“Nothing proves better divine wisdom than the order of the cosmos,” Ibn Rochd wrote. “The order of the cosmos can be proved by reason. To deny causality is to deny divine wisdom, for causality is a necessary relation. The only function of reason is to discover causality and that which denies causality denies reason and does not grasp science and knowledge.” These words were set down in Ibn Rochd’s famous work, “Self-destruction of Self-destruction,” a reply to Ghazali’s work (11th century) “Self-destruction of Philosophy.”
By affirming that divine law requires the rational study of things and that there is, therefore, no contradiction between divine law and philosophy, Ibn Rochd offered an answer to the anti-rationalist views of Ghazali.
For Ghazali the world is not eternal. God has existed without the world and then along with the world. His will is free and unbounded. God is the exclusive cause of everything in this world. In “Self-destruction of Philosophy,” Ghazali rejects all submission of nature to laws that would bind the will of God: “The cosmos is voluntary. It is the permanent creation of God and does not obey any norm....The first master is God and knowledge is transmitted by revelation in the first instance and then through the prophets...”
For Ghazali, the only knowledge there can be is that which stems from revelation: “...the principle of the natural sciences is to recognize that nature is in the service of the Omnipotent: It does not act of its own volition but is used in the service of its creator. It is in this way that the sun, moon, stars and the elements are subject to the divine order: nothing in them allows them to act spontaneously....Although unconnected to religion, mathematics are the basis of the other sciences. Therefore, he who studies them runs the risk of being infected by their vices. Few can deal with these calculations without succumbing to the danger of losing faith.”
Ghazali’s views are present in today’s fundamentalist discourse. They refuse to admit that man has formulated a representation of the universe based in the discovery of fundamental physical laws. To confer such power on men is unacceptable to them.
For the fundamentalist, all the mysteries of nature are explained in the Qu’ran. God governs nature, which cannot therefore be beyond His control by the autonomous functioning of physical laws. This view of Ghazali and of fundamentalists today was opposed by Ibn Rochd’s conception: “The reason for their negation of natural causality arises from the fear of knowing the world to be born of a natural cause and yet, if they only knew that nature is created and that nothing better proves the existence of the Maker than the presence of this perfectly organized object...”
Ibn Rochd was persecuted for his views. He was condemned to silence. Many of his books were burned. Fortunately, his works were later rediscovered and translated into Hebrew and Latin in the West.
For centuries in the Muslim world, Ghazali’s thought prevailed. Fundamentalists therefore prefer technology, which leaves little room for doubt, to science that incites one to reflection. Paradoxically, then, the writings of someone like Ibn Rochd that are more than 10 centuries old are more in conformity with the rational spirit of our times than the views that are held currently by our “scientific” Islamists.
At the end of the 20th century it is difficult not to recognize the advances, for example, in physics or of biology. Islamists admit that which does not risk challenging the explanations given in religious texts. Out of the progress in biology, they are content to retain the consequences of the development of medicine; but the theory of the evolution of the species does not need to be taught. Out of the progress in physics, the remarkable development of the means of communication is willingly retained, but they are ill at ease with the finite value of the speed of light.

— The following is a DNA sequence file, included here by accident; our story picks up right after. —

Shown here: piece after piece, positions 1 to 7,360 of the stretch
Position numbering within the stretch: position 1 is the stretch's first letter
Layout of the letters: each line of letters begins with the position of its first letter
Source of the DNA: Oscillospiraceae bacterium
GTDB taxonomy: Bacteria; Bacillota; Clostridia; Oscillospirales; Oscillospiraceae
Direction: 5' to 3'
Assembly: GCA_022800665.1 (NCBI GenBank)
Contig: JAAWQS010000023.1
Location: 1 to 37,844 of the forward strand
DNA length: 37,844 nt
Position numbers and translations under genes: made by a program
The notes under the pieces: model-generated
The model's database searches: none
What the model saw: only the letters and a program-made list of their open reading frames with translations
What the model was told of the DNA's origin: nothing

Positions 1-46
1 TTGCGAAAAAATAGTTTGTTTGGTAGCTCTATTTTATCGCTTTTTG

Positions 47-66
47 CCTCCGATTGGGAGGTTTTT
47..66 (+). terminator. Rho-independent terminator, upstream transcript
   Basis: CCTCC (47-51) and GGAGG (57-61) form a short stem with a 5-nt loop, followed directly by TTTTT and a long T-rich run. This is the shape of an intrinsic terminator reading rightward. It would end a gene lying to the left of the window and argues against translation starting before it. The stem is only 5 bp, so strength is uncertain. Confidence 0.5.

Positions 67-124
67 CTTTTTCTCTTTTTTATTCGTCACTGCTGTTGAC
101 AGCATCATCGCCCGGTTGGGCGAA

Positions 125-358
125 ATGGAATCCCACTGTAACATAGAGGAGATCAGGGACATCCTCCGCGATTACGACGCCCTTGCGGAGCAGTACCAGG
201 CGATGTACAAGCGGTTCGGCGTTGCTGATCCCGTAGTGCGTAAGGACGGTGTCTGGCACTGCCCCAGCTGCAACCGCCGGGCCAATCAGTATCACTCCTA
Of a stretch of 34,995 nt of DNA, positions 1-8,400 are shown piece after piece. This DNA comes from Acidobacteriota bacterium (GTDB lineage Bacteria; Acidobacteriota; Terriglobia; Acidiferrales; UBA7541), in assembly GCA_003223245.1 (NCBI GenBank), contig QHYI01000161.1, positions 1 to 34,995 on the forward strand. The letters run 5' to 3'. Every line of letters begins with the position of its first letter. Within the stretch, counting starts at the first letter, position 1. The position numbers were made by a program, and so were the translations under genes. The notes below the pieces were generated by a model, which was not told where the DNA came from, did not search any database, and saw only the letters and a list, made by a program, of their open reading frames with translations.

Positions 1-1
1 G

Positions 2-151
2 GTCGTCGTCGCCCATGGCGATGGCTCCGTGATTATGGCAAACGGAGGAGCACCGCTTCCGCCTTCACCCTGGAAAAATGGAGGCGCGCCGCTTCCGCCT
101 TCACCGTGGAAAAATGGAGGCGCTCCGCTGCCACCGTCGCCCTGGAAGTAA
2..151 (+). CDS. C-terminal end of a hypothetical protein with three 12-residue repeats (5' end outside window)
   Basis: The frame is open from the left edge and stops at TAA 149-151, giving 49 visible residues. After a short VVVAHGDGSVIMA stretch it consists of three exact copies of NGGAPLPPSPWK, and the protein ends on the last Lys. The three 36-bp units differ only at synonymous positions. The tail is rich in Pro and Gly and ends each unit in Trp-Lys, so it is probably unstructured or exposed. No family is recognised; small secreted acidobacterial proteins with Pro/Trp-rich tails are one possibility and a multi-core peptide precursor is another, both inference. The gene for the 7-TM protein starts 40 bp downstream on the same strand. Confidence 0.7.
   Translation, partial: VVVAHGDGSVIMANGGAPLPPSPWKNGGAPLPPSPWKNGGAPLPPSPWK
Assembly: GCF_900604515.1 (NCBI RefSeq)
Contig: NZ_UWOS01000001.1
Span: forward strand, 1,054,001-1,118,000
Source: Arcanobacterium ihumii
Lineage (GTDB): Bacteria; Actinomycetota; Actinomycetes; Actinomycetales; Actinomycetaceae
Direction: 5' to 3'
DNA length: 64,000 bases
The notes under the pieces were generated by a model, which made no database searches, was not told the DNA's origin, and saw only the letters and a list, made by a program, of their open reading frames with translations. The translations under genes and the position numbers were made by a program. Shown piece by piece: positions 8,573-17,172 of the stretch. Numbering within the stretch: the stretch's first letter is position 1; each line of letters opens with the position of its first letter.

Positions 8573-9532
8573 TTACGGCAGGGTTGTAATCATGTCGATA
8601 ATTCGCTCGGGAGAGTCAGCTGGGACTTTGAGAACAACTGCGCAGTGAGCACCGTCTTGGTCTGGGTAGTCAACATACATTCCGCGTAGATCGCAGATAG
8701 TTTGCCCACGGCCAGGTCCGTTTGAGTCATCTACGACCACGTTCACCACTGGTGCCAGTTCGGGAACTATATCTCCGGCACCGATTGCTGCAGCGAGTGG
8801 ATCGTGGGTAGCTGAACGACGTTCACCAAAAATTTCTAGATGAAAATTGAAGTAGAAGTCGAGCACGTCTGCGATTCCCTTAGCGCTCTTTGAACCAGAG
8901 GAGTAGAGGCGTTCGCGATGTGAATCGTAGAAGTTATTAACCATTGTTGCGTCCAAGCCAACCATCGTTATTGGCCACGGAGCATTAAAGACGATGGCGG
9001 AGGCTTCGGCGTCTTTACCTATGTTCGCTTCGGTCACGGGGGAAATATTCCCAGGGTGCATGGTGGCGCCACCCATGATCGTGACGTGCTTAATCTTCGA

To partially accept fundamental laws of physics is to render the whole theory incoherent. The rational step is to propose another theory that is logically coherent; this requires an analysis of the principles that underlie theories and their relations and not a simple rejection of some of them. In order to undertake such work, an open mind that is free of all constraints is necessary.
To explore, understand, criticize, innovate, create without forbidding any question, without banning any field and giving the imagination free play—all this implies that one has freed oneself from all dogma. This is unfortunately not the case in the Islamic world where reference to the sacred is inevitable and where the most socially correct thing is to be in conformity with Islam rather than to believe in God.
SACRED ACTS OF INTOLERANCE | It is in the name of this unavoidable reference to the sacred that scientific knowledge is mutilated. But it is also in the name of this unavoidable reference to the sacred that freedom of expression and imagination is restricted to the extent of condemning authors to death.
It is in the name of the sacred that in June 1992, Egyptian militants assassinated Faraj Fouda, a writer whom they considered an apostate. It was in the name of God that the fundamentalists launched the campaign against a university professor, Nasr Hamed Abou Zeid, also accused of apostasy, to force a separation from his wife. Such acts reveal for all to see how fundamentalism lowers intelligence to the level of emotional and visceral reflexes.
This irrational step constitutes an important curb on the cultural and scientific development of Islamic countries where scientific thought is in many ways less free than it was during certain periods of the Middle Ages. It was in Christian Europe from the 13th century onward that modern thought was developed. It allowed the passage from the holy text to the text that is interpreted, evolved, thus leaving room for reason.
It has been pointed out in comparative studies of Islam and Christianity that the point of arrival of the former was the point of departure for the latter. The history of opening up in Christianity was the history of closing down in Islam.
It is time again for the rehabilitation of Ibn Rochd in order to open up Islam just as the rehabilitation of Galileo contributed in a significant way to the development of modern scientific thought. If Islam cannot manage in this era to separate knowledge from belief, it will find itself further and further separated from the rest of the world racing by into the next century.